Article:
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Military Divorce Part 1: Key Elements Service Members Should Know

Divorce is a challenging journey for anyone, but for anyone serving in the military, it’s even more intricate due to the unique demands of military life. Modern Law owner Billie Tarascio recently had the opportunity to delve deep into this topic on the Modern Divorce Podcast, where she conversed with Military Divorce Expert, Matt Randle, a Tucson-based family law attorney. Here’s what we learned:

1. Parenting Time and Relocation

When service members face the possibility of relocation, parenting time comes to the forefront of concerns.
• Permanent Change of Station: According to Matt, if a service member faces a permanent change of station, it’s treated like any civilian relocation.
• Deployments: Matt emphasized that while courts can make temporary modifications in the best interest of the child, they won’t permanently alter the parenting plan or legal decision-making based on deployments.
• Temporary Duty (TDY): Short assignments, like TDYs, are not grounds for modifying parenting arrangements, as Matt explained in detail during our discussion.

2. Delegating Parenting Time

A crucial point Matt brought up was about delegating parenting time during military duties.
• Service members have the right to allocate their parenting time during deployments or TDY. However, this delegation doesn’t extend legal decision-making rights to the delegate. This distinction is vital, especially when considering the potential unease some parents might feel if their ex-spouse delegates time to a new partner.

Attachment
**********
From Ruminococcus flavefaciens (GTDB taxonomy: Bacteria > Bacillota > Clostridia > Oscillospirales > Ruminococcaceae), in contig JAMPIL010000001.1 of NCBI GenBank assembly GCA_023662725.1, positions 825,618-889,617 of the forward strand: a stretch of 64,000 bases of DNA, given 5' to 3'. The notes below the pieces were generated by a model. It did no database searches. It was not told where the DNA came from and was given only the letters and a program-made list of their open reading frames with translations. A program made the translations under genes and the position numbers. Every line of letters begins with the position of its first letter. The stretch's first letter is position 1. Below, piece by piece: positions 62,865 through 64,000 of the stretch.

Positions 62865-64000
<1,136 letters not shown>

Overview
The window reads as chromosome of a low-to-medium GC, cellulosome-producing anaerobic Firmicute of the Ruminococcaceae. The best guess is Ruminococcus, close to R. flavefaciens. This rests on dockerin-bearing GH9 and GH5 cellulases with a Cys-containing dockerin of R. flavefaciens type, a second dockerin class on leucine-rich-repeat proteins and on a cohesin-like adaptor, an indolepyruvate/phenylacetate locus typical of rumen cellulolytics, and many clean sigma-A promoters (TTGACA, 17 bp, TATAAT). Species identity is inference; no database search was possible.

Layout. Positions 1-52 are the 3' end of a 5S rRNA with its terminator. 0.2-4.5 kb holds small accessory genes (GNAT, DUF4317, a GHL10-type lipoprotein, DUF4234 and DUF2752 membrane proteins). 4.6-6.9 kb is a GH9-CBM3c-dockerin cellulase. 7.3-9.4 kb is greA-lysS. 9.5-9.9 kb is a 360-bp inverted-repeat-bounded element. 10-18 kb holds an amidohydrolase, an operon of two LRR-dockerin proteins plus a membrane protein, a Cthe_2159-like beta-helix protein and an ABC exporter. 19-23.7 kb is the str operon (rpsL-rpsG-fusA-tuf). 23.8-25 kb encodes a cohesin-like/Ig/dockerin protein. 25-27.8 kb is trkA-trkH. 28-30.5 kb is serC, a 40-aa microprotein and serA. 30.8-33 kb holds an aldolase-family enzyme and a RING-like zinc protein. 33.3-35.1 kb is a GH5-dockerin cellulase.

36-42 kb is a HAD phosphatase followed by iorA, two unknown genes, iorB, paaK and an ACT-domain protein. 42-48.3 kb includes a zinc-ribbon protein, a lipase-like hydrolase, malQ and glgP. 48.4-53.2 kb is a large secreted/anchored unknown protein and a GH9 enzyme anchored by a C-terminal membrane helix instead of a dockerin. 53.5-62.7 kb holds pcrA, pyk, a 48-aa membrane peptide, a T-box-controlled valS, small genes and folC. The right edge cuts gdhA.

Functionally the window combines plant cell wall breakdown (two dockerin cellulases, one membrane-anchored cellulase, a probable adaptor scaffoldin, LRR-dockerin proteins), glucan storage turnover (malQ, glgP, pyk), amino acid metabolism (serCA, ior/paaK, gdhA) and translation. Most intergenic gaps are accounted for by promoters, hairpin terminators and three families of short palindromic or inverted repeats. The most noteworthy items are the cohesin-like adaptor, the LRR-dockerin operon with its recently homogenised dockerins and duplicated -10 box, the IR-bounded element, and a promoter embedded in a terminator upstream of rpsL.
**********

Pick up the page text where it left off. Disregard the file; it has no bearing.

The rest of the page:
3. Protecting Service Member Relationships

One of the core tenets we took away from our conversation with Matt is the importance of preserving the relationship between service members and their families. The courts, recognizing the sacrifices made by military personnel, aim to maintain these vital familial bonds.

4. The Service Member Civil Relief Act (SCRA)

Matt enlightened us about the SCRA, a pivotal piece of federal legislation for service members.
• The SCRA ensures service members won’t be disadvantaged due to their duty. If they’re deployed and unable to participate in their legal case, SCRA ensures the proceedings won’t continue in their absence.
• Matt also shared that SCRA protections extend across various military branches and even to certain non-military services like Public Health Services and the National Oceanographic and Atmospheric Administration.

Our conversation with Matt Randle has even more information about military divorces, shining a light on the numerous unique challenges and protections associated with military divorce. At Modern Law, we believe in staying informed and guiding our clients through every twist and turn. If you’re a service member considering or undergoing divorce, our advice is to stay informed and seek experienced legal guidance.

Thanks to Matt Randle for joining us on the Modern Divorce Podcast and sharing his valuable insights on this vital topic.

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